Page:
Like a dark secret, lately many of my liberal friends are confessing that their families are staunch Republicans. I have never before admitted in public that my enormous ecelctic, whacky family too is Republican to the bone. As in Orange County Republican. We have more than our fair share of laywers, judges, policement and doctors. 

At family gatherings, politics are always a hot subject. One of my earliest memories is of my grand uncles and aunts pounding the table, whiskey jars jumping in unison like amber soldiers. But you can’t divorce an entire family. I tried that for a few decades but it only isolated me from my roots. I mourn those lost years when many of my relatives died.

There’s a popular anti-Republican joke set in the Midwest, where a Republican teacher asks a class to raise their hands if they’re Republican. The whole class raises their hands except a lone student, Mary, dissents. She claims that she’s a Democrat by virtue of the fact that both her parents are Democrats.

You wouldn’t find me raising my hand in that classroom either though I’m from a family where both my parents are Republicans. And their parents were Republicans. And that’s about as far back as it goes. 

In Ireland, before and during the 1916 Rebellion and the development of nationhood, to be a Republican meant you were against the tyrannical rule of Britain. When my grandfather came to America from Ireland in 1904, he was a freedom fighter. A Republican. It meant something different in 1904 as compared to today’s definition.

 It was during the Vietnam war that I cut my political teeth. I was from a generation of young activists, who were children during the Civil Rights movement. Though the action was happening on the Eastern Seaboard, California  was a long way from Washington DC, or the South for that matter.

While an entire high school, marched from San Anselmo to San Rafael and shut down the Draft Board. We made the national evening news. That was a big event  when there were only five TV channels to choose from.

In fact, my partner, who is from Scotland, said he could never live with a woman who smoked, or who was a Republican. Well, I was a registered Democrat, I didn’t smoke (not even after intercourse, and pot by that point, was passe), but I lived with him seven long years before I confessed to him that my family was Republican. We were having an argument. He was dissing. Cat slipped out of the bag.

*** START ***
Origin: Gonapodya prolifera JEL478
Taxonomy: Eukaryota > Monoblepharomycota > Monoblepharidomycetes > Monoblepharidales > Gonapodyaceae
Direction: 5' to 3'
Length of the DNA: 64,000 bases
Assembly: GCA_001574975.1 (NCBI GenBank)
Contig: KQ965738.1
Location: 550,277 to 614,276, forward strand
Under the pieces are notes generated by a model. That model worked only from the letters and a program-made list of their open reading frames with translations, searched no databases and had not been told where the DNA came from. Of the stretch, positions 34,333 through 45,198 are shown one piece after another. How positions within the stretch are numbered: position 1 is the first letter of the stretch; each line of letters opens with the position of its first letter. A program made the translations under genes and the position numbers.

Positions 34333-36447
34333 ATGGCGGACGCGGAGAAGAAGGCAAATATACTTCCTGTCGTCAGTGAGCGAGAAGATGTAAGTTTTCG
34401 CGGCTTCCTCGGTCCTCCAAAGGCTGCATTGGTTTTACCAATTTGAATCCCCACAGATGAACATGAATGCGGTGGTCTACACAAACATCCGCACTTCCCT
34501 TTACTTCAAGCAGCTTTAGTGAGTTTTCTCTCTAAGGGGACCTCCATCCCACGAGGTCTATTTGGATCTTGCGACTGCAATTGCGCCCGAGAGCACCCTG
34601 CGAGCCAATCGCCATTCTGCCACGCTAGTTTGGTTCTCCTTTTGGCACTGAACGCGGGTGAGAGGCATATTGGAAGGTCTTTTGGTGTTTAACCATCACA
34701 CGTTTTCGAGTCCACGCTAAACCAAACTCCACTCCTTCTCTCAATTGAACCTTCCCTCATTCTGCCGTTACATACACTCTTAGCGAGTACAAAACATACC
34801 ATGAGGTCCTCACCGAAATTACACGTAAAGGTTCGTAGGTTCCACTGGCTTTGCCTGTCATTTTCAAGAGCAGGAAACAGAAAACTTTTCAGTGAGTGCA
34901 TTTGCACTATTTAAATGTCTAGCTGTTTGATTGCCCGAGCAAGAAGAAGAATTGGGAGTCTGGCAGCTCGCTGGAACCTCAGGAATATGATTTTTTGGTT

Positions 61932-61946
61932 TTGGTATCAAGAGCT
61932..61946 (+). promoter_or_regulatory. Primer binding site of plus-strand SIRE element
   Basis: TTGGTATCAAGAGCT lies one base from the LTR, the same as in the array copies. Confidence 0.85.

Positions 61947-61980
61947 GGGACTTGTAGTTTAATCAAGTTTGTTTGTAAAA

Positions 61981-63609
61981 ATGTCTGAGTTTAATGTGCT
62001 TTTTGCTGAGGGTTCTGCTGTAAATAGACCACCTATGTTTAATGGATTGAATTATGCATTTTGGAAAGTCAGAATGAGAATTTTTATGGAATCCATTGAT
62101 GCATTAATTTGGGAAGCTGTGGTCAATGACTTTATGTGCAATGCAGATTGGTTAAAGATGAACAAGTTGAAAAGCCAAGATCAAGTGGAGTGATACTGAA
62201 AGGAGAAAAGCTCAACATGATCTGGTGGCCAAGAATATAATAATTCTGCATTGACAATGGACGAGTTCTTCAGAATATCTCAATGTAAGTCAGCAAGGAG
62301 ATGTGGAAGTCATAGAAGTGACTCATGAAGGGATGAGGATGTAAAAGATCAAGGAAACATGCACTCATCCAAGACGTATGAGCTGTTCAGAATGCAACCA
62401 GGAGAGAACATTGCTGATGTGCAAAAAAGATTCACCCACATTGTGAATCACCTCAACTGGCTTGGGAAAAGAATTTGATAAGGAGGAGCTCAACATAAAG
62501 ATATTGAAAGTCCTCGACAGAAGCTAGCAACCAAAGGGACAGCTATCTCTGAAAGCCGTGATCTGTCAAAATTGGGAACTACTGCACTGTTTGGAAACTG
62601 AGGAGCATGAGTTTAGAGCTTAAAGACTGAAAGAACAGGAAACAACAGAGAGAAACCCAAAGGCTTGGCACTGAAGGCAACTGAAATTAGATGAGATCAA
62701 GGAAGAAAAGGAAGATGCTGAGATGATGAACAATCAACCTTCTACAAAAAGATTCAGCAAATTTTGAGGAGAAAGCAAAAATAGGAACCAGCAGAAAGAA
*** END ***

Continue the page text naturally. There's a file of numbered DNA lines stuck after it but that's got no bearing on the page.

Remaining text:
The next family gathering, a wedding, I noticed that he was looking at my family with new eyes. I think he was looking for horns and cloven hooves. These people he’d grown to like and love. But what he discovered was that they were merely human with all their foibles on their heart sleeves after all. Like our Cuban friends 

in Miami. If you’re Cuban, you’re Republican. If you’re Black, you’re Democrat. If you’re Irish, your Party persuasion depends upon when your ancestors left Ireland, pre -or post-Famine years. If your family managed to survive the Famine, and they weren’t Protestant (pro British), then they were Republican. As in The Republic of Ireland. The IRA.  

How do you talk to rabid Republicans, fighting Irish, who volley back Republican vetted sound bytes as if it were truth? There’s no room for meaningful conversation. 

All I can hope to tell them is that under the Bush administration, social welfare issues have been all but destroyed. I can no longer make a living, after 25 years of working in the schools as an artist in residence, the repeated recessions have all but destroyed the funding sources, and gutted the schools to such an extent that arts education is no longer offered in most California schools.